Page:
To those who see the damage still done by Department of Water and Power pumps, who know of heavy-handed land dealings, not enough water for ranchers, and fear of what feels like colonial power, a celebration of the 100th anniversary of the Los Angeles Aqueduct at the museum in Independence seemed in poor taste. But Inyo officials, residents, media and LA officials spent a cordial two hours in the Eastern California Museum before formal comments. Outside, some thirty protestors displayed signs that 100 years of the aqueduct was no celebration for Inyo.
Native American leader Harry Williams said, “No, it’s not a celebration for us. We are here to protest and to show the people of LA and the public that we are tired of being treated just like a water resource and having all the area destroyed because LA wants water. They put up their lawns and their trees. We’re here to show them how we feel.”
DWP General Manager Ron Nichols said, “It would be wrong not to recognize some of the controversy around such a mammoth-scale project.” He said the relationship between Los Angeles
and the Owens Valley has been tested “sometimes to a very thin wire.”
Nichols said he firmly believes that “We can make the best of the collective interests and uses of Owens Valley for mutual benefit and we’re working hard towards doing that, but it requires parties to come together. We’ve been doing more of that coming together of late. And, it’s in that spirit that we are standing here today to recognize this centennial.”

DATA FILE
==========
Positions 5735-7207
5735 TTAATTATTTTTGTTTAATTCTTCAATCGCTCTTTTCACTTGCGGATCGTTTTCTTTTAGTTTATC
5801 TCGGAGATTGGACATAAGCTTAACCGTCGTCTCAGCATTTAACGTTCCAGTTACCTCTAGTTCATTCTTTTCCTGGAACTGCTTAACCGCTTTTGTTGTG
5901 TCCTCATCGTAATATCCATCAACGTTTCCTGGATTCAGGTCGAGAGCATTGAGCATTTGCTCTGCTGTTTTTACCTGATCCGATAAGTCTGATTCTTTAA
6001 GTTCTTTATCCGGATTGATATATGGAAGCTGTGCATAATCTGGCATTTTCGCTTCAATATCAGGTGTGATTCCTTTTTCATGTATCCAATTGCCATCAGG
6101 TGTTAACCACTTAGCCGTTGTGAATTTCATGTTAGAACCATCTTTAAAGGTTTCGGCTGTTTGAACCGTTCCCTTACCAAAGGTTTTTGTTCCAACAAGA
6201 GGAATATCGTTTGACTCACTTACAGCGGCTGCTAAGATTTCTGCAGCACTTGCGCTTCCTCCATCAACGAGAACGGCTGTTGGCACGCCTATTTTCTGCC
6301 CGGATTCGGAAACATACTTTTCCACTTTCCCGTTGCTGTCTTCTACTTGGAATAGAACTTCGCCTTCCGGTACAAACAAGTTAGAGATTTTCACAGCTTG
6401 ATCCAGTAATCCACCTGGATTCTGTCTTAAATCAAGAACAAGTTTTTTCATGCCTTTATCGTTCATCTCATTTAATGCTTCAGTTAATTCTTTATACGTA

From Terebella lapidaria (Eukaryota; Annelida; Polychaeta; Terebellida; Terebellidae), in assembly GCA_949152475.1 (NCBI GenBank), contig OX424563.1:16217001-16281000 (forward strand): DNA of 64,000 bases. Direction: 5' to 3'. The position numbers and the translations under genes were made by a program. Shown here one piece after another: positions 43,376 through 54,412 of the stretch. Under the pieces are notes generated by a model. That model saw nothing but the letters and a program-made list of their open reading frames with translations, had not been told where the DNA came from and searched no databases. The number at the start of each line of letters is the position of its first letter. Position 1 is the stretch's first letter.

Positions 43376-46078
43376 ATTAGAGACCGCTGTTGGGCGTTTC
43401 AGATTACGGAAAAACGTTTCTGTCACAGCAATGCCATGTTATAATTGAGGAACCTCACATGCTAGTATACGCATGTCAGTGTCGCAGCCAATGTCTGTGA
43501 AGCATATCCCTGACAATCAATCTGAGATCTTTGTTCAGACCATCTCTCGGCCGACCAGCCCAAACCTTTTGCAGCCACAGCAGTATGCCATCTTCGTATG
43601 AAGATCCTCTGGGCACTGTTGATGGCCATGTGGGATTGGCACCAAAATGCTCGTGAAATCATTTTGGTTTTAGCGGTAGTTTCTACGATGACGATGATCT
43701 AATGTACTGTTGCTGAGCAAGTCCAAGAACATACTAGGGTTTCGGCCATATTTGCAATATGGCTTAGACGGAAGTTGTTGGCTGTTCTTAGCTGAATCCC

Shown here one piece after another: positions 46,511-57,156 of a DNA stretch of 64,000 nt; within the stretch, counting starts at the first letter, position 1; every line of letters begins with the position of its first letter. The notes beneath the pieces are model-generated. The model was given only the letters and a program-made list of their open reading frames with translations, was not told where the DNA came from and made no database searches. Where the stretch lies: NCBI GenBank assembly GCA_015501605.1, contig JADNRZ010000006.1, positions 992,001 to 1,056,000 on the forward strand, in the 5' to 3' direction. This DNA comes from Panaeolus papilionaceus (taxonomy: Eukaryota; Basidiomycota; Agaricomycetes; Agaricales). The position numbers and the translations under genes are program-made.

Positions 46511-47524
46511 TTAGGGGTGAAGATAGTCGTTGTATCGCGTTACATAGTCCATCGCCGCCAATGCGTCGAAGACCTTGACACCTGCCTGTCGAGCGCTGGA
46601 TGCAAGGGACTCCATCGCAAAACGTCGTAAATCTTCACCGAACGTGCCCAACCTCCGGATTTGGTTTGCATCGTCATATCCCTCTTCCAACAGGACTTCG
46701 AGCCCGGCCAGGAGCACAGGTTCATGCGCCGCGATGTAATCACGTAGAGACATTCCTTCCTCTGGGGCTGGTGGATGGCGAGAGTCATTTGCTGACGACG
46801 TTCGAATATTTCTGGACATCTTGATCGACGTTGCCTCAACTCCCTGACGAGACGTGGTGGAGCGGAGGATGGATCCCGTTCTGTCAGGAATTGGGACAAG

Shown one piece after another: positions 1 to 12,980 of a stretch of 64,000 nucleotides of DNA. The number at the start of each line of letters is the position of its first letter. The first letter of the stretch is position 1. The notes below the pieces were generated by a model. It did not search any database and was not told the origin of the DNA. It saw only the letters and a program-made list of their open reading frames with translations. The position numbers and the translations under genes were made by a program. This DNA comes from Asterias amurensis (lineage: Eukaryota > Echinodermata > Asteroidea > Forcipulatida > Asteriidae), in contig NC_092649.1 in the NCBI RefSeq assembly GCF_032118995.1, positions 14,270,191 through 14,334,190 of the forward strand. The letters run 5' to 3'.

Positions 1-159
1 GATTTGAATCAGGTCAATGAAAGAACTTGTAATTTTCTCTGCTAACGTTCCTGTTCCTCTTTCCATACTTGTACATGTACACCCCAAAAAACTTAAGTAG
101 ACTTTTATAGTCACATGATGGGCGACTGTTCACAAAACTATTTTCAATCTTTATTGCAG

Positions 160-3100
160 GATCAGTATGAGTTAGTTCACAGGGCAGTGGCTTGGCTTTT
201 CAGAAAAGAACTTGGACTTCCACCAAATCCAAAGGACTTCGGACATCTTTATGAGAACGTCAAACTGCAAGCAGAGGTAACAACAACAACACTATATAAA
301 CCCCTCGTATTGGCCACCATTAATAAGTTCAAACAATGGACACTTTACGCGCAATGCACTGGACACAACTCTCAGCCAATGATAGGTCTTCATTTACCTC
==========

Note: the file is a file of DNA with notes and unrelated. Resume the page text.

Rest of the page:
Nichols may have meant the recent LA Times story and the resolution of conflicts in Mammoth Lakes, the Mono Basin and 40 acres. However, the much larger matter of the Owens Valley remains mired in basic disagreements. Asked earlier in the day why LADWP won’t just admit that lowered groundwater kills plants, Manager Nichols said Inyo will not accept a
reasonable method of getting to that.
A kind of celebrity visitor to the aqueduct party was Christine Mulholland, great-grand daughter of William Mulholland, the famous engineer who designed and built the aqueduct. “I think it’s amazing. I’ve never been to the Owens Valley,” she said. “I’ve always heard since I was a child of the family history. When we would visit grandma and grandpa when we were little kids, when we would go by Sylmar, Daddy would say, ‘There’s grandpa’s waterfall’ when we would see the cascade.
“I’ve had all these family stories, but to actually be here – I’ve felt a little emotional at times today. There’s something of the ages up here that I feel. Going out to the intake – I just feel that I’m right in the center of history and that it’s palpable. You can reach out and touch it, see it, and imagine the incredible work.”
Mulholland said her great-grandfather was the spearhead and the visionary to be able to bring the water to what would have remained a “dusty little town south of San Francisco.”
Does she have a view on the perpetual conflict between LADWP and people of the Owens Valley? “I’m one of these people,” said Mulholland, “who believe in let’s all get along and if we can’t settle it today, let’s come back tomorrow. I feel that way about world affairs, too. I’m sick and tired of people fighting each other. I really believe there are ways to work through issues.”
Perhaps the most significant remark came from LA City Councilman Tom LaBonge who said to the crowd, “Thank you for the water on behalf of the people of Los Angeles.” No one could remember a thank you from LA in all those 100 years. From the City that dominates the land and wants to “get all the water we can get,” according to their charter, gratitude has been absent in the relationship.
And a testimony to the Owens Valley resentments stood around the museum in the form of Sheriff’s deputies, prepared to protect if necessary. Officers had earlier checked out the courthouse and the museum for explosives or other dangers, but only disciplined protests marked the deep-seated clash.